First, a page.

Saturday, August 3, 2019
Socialization test :: essays research papers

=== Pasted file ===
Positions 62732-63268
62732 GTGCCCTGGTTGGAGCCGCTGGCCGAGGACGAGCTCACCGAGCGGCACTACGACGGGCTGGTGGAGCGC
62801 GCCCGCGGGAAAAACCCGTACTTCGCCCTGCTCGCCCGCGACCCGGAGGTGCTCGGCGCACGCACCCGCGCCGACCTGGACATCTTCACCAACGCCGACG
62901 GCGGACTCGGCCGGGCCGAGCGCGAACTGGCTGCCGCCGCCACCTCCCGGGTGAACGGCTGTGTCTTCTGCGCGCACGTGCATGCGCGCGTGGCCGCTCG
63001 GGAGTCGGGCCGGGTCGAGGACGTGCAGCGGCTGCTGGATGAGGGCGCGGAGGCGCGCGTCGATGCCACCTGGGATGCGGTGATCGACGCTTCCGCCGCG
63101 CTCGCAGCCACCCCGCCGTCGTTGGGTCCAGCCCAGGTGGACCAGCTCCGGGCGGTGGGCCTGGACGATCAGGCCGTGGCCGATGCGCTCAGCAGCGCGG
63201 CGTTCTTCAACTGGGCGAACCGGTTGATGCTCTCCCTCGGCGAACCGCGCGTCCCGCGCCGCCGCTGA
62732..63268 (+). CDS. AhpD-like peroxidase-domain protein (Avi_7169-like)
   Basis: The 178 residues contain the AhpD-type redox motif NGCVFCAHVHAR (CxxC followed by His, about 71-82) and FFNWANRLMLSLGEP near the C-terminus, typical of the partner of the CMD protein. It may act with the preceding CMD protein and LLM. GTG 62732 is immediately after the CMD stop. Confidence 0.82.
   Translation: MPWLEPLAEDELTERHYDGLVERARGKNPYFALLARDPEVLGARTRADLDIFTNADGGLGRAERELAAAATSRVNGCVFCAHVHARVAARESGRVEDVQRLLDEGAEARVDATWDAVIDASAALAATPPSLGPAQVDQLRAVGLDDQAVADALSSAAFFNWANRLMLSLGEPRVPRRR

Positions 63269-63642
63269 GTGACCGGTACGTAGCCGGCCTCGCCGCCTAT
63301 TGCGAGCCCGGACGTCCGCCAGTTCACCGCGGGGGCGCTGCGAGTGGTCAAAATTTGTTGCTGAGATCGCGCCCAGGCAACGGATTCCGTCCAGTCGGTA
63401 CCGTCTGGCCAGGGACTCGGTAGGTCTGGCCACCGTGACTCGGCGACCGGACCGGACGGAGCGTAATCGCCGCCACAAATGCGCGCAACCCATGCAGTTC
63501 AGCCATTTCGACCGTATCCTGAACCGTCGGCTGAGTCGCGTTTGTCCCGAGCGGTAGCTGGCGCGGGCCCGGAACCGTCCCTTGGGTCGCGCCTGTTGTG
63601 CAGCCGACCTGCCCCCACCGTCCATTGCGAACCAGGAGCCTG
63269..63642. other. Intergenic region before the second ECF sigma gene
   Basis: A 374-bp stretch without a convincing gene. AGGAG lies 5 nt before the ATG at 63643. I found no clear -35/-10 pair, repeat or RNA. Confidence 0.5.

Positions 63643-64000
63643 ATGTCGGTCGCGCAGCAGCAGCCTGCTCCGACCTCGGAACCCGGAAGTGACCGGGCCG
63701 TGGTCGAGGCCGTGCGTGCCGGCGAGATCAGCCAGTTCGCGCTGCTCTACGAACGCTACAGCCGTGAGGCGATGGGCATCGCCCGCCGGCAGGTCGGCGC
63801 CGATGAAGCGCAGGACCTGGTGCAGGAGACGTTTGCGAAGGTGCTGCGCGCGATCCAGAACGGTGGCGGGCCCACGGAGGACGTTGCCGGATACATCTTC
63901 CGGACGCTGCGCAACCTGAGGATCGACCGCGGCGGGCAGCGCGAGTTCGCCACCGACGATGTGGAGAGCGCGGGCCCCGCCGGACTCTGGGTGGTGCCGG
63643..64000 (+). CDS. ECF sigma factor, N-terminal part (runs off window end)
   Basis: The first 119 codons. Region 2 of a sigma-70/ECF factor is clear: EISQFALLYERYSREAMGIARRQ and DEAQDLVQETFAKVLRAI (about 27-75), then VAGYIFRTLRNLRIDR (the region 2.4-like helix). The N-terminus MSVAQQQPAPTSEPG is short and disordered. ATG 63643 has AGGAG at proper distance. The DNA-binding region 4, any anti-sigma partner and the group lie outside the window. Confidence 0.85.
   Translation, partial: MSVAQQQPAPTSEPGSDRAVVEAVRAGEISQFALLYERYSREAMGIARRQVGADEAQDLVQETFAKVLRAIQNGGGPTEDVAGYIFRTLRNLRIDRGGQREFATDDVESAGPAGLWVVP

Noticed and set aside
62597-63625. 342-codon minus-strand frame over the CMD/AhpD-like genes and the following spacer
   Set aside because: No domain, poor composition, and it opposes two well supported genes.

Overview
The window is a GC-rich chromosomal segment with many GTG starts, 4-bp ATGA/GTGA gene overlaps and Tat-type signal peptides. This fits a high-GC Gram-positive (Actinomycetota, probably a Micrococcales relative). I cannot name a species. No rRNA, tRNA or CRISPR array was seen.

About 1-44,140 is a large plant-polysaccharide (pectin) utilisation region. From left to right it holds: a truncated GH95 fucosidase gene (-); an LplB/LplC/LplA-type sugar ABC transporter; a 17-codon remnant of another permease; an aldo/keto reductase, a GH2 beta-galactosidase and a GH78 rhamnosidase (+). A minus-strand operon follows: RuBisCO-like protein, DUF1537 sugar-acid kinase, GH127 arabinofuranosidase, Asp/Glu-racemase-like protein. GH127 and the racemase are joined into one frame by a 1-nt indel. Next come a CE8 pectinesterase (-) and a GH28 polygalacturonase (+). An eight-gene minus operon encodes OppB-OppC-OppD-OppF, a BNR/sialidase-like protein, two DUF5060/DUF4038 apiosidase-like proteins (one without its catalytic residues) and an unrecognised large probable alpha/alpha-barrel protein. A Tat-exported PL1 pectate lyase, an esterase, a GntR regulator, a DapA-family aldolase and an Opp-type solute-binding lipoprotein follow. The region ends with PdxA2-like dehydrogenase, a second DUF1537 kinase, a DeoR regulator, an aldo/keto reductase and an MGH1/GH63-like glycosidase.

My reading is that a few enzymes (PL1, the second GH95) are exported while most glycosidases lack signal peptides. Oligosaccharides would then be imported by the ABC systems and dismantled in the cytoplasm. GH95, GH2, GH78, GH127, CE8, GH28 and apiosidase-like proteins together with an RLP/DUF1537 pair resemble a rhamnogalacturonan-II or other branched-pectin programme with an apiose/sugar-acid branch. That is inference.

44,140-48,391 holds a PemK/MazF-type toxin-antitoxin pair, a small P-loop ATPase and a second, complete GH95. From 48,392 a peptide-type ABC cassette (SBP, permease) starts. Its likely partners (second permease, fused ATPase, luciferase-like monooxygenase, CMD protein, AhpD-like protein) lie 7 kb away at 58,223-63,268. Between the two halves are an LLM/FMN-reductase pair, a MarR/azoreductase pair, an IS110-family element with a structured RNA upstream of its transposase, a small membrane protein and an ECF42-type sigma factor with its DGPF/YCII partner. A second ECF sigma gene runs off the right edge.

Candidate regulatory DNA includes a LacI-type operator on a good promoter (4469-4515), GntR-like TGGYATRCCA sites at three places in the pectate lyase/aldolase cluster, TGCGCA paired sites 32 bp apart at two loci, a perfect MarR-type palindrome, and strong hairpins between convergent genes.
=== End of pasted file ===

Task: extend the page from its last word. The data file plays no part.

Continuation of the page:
Socialization Test #2 1. Social interaction is absolutely necessary for one to develop a sense of self and of oneness. Our sense of self is not an inherited or instinctual realization. Rather it is a co-developed understanding of ourselves and those around us. We canÃ¢â¬â¢t solely develop an understanding of who we truly are any easier than we could examine the features of our face w/o the use of a mirror. Social interaction is that mirror for us. Its allows us to see inside of ourselves based on the interactions we have with others like us, or society as a whole. It allows us to make a sort of measuring stick to see where we stand in life. To develop a sense of who and where we are. Social interaction is the dominant creating feature in the way we view ourselves as humans and as members of society. Without social interaction we would never begin to be able to live at the mental capabilities that we have now. A good example of this I believe is to compare two dogs raised in different habitats. The first dog will be an example of our society, it will be raised by a loving family who provides it with attention similar in itself to our own social interaction. The second will be left to raise itself in a kennel or what have you. The first dog, dog A, will learn things such as its own name. When you call to dog A using its name it will respond to you where as the second dog, dog B, will not. Eventually you might get the second dog to come to you or to respond, but it wouldnÃ¢â¬â¢t care what you said, it would simply respond to the noise it hears. Dog A however would respond to its name and its name alone. This demonstrates how the constant interaction between two beings helps to develop oneÃ¢â¬â¢s sense of self. 2. Education plays a major part in our socialization by providing acting as a social institution. By this I mean it is a place from which we draw interaction that stimulates us to further develop as social beings. Schools provide a uniform behavioral learning pattern in relating to socialization that is not found within different families. This helps the children achieve a social "common ground" with which to base their relationships and interactions amongst each other.